Sift hopes to make a bigger impact on sustainability with rebrand, corporate programs

Sift hopes to make a bigger impact on sustainability with rebrand, corporate programs

With a four-person team in place, a new brand and an app release pending approval, Sift (formerly Re-APP) is hoping to make a bigger impact on sustainability. The new name and brand, announced in February, represents that bigger vision that developed over the course of the Iowa Startup Accelerator’s 2014 program. Sift will reward users for practicing and tracking reusing and composting, in addition to recycling (Re-APP’s original focus). “We did a lot of the customer discovery with recycling companies and users. The users were very excited about something that could help them be more sustainable, but recycling is just one part of that,” said Blake Rupe, founder of Sift. “After hearing that 100 different times, we decided to pull up from recycling and look at sustainability overall.” After a 60-person beta test of the app, the first version of Sift has been submitted to both the App Store and Google Play and is pending approval. The team includes an app developer and a designer who also works as a product manager, both working for equity and pay, and Rupe’s sister Blaire as Chief Financial Officer. Rupe herself took another full-time job to be able to pay her team, and is working 30 hours per week on Sift. “When you’re going into an accelerator, or starting from scratch, your team is everything,” she said. “There’s nothing worse than having a fully-formed idea, a plan to execute it, and no one to help you execute it.” The product manager role, especially, lets the team think ahead to future iterations of the app and lets Rupe focus on growing the company….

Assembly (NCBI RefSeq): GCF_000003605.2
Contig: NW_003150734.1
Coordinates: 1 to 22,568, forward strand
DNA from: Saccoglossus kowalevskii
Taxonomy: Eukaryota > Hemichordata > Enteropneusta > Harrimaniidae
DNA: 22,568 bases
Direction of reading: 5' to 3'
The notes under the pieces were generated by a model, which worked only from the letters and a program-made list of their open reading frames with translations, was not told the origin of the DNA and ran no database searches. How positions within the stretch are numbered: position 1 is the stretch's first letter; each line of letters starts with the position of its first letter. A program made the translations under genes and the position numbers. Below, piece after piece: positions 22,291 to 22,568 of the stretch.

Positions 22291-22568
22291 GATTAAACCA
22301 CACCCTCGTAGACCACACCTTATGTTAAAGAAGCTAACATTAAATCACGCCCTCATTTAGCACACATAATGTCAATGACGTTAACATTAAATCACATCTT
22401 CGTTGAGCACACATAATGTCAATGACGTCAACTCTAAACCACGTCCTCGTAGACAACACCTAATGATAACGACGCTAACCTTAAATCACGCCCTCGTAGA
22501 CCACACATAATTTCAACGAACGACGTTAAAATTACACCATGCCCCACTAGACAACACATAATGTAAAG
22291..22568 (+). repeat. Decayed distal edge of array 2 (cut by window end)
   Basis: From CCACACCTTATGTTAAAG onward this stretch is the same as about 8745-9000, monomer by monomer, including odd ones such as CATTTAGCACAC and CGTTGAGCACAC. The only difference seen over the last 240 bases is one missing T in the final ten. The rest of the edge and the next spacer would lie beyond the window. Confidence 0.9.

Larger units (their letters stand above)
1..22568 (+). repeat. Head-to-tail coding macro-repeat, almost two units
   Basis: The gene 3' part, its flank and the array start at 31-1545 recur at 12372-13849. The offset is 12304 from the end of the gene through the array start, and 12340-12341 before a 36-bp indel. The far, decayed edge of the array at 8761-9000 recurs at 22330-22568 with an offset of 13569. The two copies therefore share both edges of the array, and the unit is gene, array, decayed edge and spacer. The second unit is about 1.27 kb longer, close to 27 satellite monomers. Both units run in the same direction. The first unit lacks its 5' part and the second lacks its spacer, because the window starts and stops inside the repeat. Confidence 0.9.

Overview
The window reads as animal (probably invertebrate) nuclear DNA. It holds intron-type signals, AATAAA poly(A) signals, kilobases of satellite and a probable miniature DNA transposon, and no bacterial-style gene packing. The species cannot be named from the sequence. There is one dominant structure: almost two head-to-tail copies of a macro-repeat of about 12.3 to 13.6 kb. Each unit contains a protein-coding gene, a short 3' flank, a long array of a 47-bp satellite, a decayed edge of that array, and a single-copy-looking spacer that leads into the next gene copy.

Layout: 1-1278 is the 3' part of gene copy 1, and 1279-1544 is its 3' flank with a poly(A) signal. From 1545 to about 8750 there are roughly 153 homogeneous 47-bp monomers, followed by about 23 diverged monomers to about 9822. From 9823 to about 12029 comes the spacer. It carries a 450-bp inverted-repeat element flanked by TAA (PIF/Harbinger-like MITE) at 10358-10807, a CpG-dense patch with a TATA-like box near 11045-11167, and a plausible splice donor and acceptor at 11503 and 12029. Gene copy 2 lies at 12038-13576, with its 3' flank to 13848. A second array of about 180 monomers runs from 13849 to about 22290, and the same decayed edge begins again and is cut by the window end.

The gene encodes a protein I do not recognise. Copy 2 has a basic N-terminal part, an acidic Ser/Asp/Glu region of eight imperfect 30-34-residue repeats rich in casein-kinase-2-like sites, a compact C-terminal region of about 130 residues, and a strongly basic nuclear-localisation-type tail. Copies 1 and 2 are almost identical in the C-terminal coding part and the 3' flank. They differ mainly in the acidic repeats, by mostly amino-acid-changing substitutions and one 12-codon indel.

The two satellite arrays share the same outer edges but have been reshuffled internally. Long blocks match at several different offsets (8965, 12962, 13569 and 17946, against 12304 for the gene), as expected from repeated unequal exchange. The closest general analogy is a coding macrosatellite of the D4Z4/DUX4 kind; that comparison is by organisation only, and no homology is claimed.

Innovation Index: Wrapping up 2014 and looking ahead for Creative Corridor startups

Innovation Index: Wrapping up 2014 and looking ahead for Creative Corridor startups